The Evolution of Bunkers

The sheer and ridged face of a revetted bunker are commonplace on links golf courses today, including Royal Liverpool. But no one knows who first introduced this design concept to the game, although early photographs suggest there were revetments on the Old Course at St Andrews as long ago as 1893. Revetted bunkers are created by layering sections of turf one on top of the other, until a wall or bank is created. This enables designers to create small, deep and steep-faced bunkers that are extremely difficult to escape. In fact, the threat of finding pot bunkers off the tee was one of the main reasons Tiger Woods opted to use his 2-iron off many tees in 2006. 

It’s safe to assume the practice of revetting is almost as old as the game itself. After all, such landscaping appeared on golf courses before there were proper tees and greens or fairways. It was necessary to prevent the rough areas of sand from expanding across the field of play. Traps were originally no more than sandy hollows, created by wind erosion and by sheep grazing the land looking for shelter. Golfers in those days would traipse straight through these sandy areas, trampling down the banks. As a result, they were constantly changing shape and increasing in size. Something needed to be done and so revetting was born. The word was most probably taken from the French “revêtir”, which means to reclothe. Thanks
to revetting, bunker sizes have decreased dramatically over the last century as golf has evolved into a game where the playing area has become more and more defined.

The revetted bunkers at Hoylake will play a huge part in deciding who takes the Claret Jug home. Everyone in the field will surely have to negotiate one of these traps at some point and their success in escaping these sandy graves could be the difference between a weekend off and a Sunday afternoon chasing major glory. 

BEFORE: At the 2006 Open, the revetting extended to the entire height of the bunker face, creating an excessively harsh and stark look.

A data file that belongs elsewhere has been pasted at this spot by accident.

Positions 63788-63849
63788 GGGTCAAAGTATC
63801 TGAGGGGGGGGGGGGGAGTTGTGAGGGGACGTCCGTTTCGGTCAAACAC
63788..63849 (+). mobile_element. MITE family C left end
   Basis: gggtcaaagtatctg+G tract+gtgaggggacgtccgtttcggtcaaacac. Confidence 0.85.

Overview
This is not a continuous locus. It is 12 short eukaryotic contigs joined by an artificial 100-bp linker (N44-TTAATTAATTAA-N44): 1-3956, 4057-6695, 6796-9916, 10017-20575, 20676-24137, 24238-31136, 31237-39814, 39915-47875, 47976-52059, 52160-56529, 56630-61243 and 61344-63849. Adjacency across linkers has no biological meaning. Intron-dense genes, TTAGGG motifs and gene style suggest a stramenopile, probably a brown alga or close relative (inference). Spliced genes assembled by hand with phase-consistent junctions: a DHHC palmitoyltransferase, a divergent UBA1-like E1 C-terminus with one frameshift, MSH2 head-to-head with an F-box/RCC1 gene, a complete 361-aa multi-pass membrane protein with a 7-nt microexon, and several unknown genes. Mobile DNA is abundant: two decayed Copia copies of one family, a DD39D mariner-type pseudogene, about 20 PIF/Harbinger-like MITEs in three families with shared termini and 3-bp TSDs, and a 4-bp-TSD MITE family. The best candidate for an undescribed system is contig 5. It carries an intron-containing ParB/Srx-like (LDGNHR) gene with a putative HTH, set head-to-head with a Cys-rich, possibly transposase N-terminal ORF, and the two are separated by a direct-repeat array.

BEFORE: At the 2006 Open, the revetting extended to the entire height of the bunker face, creating an excessively harsh and stark look.

AFTER: Reducing the height of the revetting encourages golfers to play forwards more often instead of sideways, while making the crest of the bunker smoother ‘softens’ the look and makes them look more natural.

AFTER: Reducing the height of the revetting encourages golfers to play forwards more often instead of sideways, while making the crest of the bunker smoother ‘softens’ the look and makes them look more natural.

Hoylake’s Bunker Evolution

GW talks to course architect Martin Hawtree about the changes he made to Hoylake’s bunkers ahead of this year’s Open.

What changes have you made to the bunkers at Hoylake?
When I arrived on site, the revetment was right up to the top of the crest. For various reasons, I preferred to roll the crest of the bunker over and then start the revetment lower down the face. It was mainly aesthetic. 

Are the bunkers now easier to escape from than before?
It really depends on how close you are to the face. I suppose you could call it a ‘softening’ process. We have given this treatment to all of the bunkers on the course as I felt it gave the course a more natural look. When you take the revetting right to the top edge of the lip, it can look very stark and a little man-made.

What other factors were involved in your decision to ‘soften’ the bunkers?
The revetment made it tougher to play aggressive recovery shots. Being a members club, I think toning down the penal nature of the sand traps has been welcomed. I think The R&A are keen to encourage players to try to play attacking strokes more often. I know that last time The Open was here, there was a feeling that too many players simply hit a wedge out of the bunkers and back into play.

Are the bunker faces less steep now?
No. We haven’t changed the gradients at all, but reducing the height of the revetted section will make it easier to play forwards rather than sideways.

Have you moved any of the bunkers?
On the 2nd hole for The Open – the club’s 18th – we’ve made it harder to skirt the bunkers with the second shot by bouncing the ball through the light rough. We’ve moved them and created what I call ‘broken ground’, by making it more undulating so the ball is easily deflected. The land was a little too flat to the right, so we’ve toughened that up by re-contouring.

Nick Wright